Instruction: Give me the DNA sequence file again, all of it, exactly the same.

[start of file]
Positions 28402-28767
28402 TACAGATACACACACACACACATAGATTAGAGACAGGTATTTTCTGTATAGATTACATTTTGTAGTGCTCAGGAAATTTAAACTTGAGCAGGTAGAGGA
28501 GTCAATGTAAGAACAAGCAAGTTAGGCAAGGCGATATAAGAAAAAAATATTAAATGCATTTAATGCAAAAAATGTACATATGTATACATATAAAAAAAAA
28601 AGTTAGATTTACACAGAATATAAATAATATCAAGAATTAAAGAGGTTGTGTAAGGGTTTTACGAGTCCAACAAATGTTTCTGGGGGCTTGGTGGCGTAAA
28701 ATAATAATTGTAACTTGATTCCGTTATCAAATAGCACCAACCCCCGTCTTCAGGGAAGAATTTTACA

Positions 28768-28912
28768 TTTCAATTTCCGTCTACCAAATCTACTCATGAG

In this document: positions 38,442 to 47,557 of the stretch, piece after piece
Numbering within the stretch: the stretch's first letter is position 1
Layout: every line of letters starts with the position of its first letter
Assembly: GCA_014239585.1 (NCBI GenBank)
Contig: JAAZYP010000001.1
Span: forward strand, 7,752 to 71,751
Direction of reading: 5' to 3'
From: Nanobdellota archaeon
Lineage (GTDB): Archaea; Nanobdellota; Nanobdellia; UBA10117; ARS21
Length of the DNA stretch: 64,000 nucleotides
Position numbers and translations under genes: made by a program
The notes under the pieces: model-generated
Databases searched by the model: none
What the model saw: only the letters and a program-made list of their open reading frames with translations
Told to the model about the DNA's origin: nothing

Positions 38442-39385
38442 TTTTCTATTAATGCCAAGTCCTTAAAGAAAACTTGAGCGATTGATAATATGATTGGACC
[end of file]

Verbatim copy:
Positions 28402-28767
28402 TACAGATACACACACACACACATAGATTAGAGACAGGTATTTTCTGTATAGATTACATTTTGTAGTGCTCAGGAAATTTAAACTTGAGCAGGTAGAGGA
28501 GTCAATGTAAGAACAAGCAAGTTAGGCAAGGCGATATAAGAAAAAAATATTAAATGCATTTAATGCAAAAAATGTACATATGTATACATATAAAAAAAAA
28601 AGTTAGATTTACACAGAATATAAATAATATCAAGAATTAAAGAGGTTGTGTAAGGGTTTTACGAGTCCAACAAATGTTTCTGGGGGCTTGGTGGCGTAAA
28701 ATAATAATTGTAACTTGATTCCGTTATCAAATAGCACCAACCCCCGTCTTCAGGGAAGAATTTTACA

Positions 28768-28912
28768 TTTCAATTTCCGTCTACCAAATCTACTCATGAG

In this document: positions 38,442 to 47,557 of the stretch, piece after piece
Numbering within the stretch: the stretch's first letter is position 1
Layout: every line of letters starts with the position of its first letter
Assembly: GCA_014239585.1 (NCBI GenBank)
Contig: JAAZYP010000001.1
Span: forward strand, 7,752 to 71,751
Direction of reading: 5' to 3'
From: Nanobdellota archaeon
Lineage (GTDB): Archaea; Nanobdellota; Nanobdellia; UBA10117; ARS21
Length of the DNA stretch: 64,000 nucleotides
Position numbers and translations under genes: made by a program
The notes under the pieces: model-generated
Databases searched by the model: none
What the model saw: only the letters and a program-made list of their open reading frames with translations
Told to the model about the DNA's origin: nothing

Positions 38442-39385
38442 TTTTCTATTAATGCCAAGTCCTTAAAGAAAACTTGAGCGATTGATAATATGATTGGACC